Monday, 28 September 2009

Failed Experiment?

Isn't it amazing how the mind can play tricks on you?
Between my back door and the dyehouse door there is an elder tree, at the moment it is overloaded with berries and taunts me everytime I walk out of the back door!
In the back of my mind I was convinced that I had read in Ethel Mairet's book (Natural Dyes) that if you dye linen with elderberries then it is a permanent dye, so I thought I would do an experiment!
The first thing was to find the book - this was a success!!! I found the relevant page and read under
"Elder Sambucus nigra Berries"
then a little further down
"Sloe* Prunus communis. Fruit"
"*on boiling sloes, their juice becomes red, and the red dye which imparts to linen changes, when washed with soap, into a bluish colour, which is permanent"
Aha - I had read it, but got my berries muddled! So off I went to the sloes at the end of the field. This photo looks like a damson but I can assure you the thorns got us when collecting the fruit! (I fancy having a pick at the lichen, but I'm a good girl and I won't touch it!!!) from the bush we got about 750g of fruit. Into the pan it went and was boiled for about 3/4 hour. I then left it overnight and maybe this is where things went wrong!
The colour of the fruit when boiling was much darker than this pinky colour I have here - this was taken after straining out the mush, it's frothy cos it's just been strained into a jug and then poured back into the pan.
I had a piece of linen cloth and a piece of wool cloth which together weighed about 150g, so I thought that was a very generous ratio of dyestuff to fibre and immersed them and heated them back to boiling and kept there for about another 3/4 hour.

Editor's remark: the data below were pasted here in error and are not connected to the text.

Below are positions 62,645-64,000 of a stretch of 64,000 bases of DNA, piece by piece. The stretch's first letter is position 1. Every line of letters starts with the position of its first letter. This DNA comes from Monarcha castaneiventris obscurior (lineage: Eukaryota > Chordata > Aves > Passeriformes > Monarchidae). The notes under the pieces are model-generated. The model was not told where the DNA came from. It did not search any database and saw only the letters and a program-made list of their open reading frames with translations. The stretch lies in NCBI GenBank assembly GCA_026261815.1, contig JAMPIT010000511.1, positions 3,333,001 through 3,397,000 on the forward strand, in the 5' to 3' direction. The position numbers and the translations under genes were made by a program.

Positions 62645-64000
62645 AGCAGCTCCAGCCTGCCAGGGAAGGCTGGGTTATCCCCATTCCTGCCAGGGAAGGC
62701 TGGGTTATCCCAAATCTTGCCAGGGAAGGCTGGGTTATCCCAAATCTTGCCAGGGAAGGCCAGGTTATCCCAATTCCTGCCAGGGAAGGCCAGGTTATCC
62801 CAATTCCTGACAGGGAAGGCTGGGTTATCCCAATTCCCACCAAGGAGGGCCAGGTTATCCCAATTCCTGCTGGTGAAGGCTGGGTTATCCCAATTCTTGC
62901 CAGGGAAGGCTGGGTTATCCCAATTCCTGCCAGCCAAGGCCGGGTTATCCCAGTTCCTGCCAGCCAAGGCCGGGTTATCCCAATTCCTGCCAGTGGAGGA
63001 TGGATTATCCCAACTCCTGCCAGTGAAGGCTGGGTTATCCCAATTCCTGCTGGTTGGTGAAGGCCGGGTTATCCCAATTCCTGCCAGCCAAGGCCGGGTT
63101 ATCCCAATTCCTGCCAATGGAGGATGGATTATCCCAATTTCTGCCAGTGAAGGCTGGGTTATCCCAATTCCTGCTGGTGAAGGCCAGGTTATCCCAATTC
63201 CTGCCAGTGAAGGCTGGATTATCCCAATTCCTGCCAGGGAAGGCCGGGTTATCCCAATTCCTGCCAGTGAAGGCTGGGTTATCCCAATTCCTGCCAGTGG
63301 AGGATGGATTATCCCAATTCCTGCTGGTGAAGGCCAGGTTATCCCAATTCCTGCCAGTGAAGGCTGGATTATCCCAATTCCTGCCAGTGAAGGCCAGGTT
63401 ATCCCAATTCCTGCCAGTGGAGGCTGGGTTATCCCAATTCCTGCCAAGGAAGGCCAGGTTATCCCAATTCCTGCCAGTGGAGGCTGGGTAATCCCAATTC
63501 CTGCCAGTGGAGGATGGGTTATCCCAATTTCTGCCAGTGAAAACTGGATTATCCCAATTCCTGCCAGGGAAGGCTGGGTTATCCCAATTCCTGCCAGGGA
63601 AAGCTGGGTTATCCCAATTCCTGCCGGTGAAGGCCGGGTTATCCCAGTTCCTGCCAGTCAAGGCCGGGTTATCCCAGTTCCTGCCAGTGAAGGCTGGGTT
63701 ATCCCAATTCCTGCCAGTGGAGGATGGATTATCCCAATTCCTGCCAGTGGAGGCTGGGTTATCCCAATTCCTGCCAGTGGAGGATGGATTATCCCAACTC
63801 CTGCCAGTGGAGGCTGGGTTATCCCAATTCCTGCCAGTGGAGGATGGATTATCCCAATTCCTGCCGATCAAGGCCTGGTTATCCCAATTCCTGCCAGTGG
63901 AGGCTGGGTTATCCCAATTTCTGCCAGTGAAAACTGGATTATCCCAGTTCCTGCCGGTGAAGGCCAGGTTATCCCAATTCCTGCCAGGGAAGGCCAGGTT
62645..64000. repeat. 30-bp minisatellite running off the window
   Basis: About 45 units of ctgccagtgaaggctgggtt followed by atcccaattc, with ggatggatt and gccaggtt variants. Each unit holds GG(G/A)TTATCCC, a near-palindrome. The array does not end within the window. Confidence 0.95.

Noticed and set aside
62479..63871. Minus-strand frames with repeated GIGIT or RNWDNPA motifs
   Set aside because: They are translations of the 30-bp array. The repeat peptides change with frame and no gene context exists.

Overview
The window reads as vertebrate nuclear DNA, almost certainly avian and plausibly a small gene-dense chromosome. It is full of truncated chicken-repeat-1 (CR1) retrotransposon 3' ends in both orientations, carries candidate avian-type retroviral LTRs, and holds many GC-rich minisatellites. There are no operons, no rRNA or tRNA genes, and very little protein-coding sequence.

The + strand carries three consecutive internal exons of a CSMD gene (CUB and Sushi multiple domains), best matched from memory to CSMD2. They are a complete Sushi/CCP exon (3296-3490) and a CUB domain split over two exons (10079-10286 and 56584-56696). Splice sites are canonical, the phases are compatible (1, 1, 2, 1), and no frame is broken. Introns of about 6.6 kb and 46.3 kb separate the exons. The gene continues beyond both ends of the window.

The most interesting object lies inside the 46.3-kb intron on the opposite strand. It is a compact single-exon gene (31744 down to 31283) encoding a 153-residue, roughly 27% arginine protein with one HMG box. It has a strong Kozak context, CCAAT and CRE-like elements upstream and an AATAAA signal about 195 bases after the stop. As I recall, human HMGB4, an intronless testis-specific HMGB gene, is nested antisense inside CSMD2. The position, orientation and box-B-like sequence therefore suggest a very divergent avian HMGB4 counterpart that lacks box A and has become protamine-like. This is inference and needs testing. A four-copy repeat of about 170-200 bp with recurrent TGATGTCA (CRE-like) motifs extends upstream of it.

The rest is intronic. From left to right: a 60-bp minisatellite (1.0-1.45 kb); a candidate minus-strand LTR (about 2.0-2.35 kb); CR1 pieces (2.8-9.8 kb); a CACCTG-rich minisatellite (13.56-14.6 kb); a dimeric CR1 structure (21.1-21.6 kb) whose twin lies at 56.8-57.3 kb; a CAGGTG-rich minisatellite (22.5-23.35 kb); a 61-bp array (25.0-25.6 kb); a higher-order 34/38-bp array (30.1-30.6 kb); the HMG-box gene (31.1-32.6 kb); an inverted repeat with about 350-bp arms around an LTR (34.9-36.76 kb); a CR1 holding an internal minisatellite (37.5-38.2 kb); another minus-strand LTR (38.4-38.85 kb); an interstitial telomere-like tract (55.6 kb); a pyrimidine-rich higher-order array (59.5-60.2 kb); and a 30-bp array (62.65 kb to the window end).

The colour was a pretty wishy washy pink as far as I can see! The linen is on the left and the wool on the right.
So the instructions say wash in soap and the colour should change - out came the soap flakes - hmmm neutral, olive oil soap? Still no colour change, in the end I decided that all my detergents are neutral and tried adding washing soda to the washing water!!! I have to be honest and say I can't see much happening in the water, but I left everything soaking overnight again in the vague hope that some miracle would happen. !
I guess the answer has to be - NO!
The wool (on the left) has actually changed more than the linen (which looks exactly the same to me!)
I will do a lightfastness test on them in my South facing window and see what happens, but I don't think that this has done what Ethel suggested!
I have also now found a reference in Dominique Cardon (Natural Dyes) to dyeing with Elder - so maybe I will collect the fruit and try it. Bilberry seems to be the best of the fruits with quite a few finds showing evidence of being dyed with them, however my absolute FAVORITE pie is bilberry, (or whimberry if you're a Lancashire lass like me) so if I pick any I know where they'll be going and it won't be a dyepot!

1 comment:

Helen said...

Fascinating experiment Debbie. I have no idea why it did not work. Part of the fun or otherwise of natural dyeing! I hesitate to challenge Ethel Mairet but I cant help wondering if this is another recipe that has got into dye books without anyone actually doing it. Akin to amgenta from dandelions and blue from elecampane. hmm!